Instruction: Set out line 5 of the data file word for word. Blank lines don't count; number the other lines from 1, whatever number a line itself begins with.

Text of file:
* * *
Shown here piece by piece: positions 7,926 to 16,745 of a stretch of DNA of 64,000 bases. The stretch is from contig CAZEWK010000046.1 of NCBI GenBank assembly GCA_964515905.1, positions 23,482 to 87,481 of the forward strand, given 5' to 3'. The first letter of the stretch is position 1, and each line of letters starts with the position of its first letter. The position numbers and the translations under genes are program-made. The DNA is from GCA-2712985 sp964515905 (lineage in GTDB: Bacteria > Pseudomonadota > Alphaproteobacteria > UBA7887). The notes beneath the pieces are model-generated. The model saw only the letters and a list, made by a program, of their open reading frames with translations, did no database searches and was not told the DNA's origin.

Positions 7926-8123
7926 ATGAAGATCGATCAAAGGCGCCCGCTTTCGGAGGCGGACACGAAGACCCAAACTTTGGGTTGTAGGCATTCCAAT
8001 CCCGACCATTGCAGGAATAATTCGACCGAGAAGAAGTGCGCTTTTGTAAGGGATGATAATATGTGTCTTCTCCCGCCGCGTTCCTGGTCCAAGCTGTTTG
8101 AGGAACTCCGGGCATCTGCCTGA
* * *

8101 AGGAACTCCGGGCATCTGCCTGA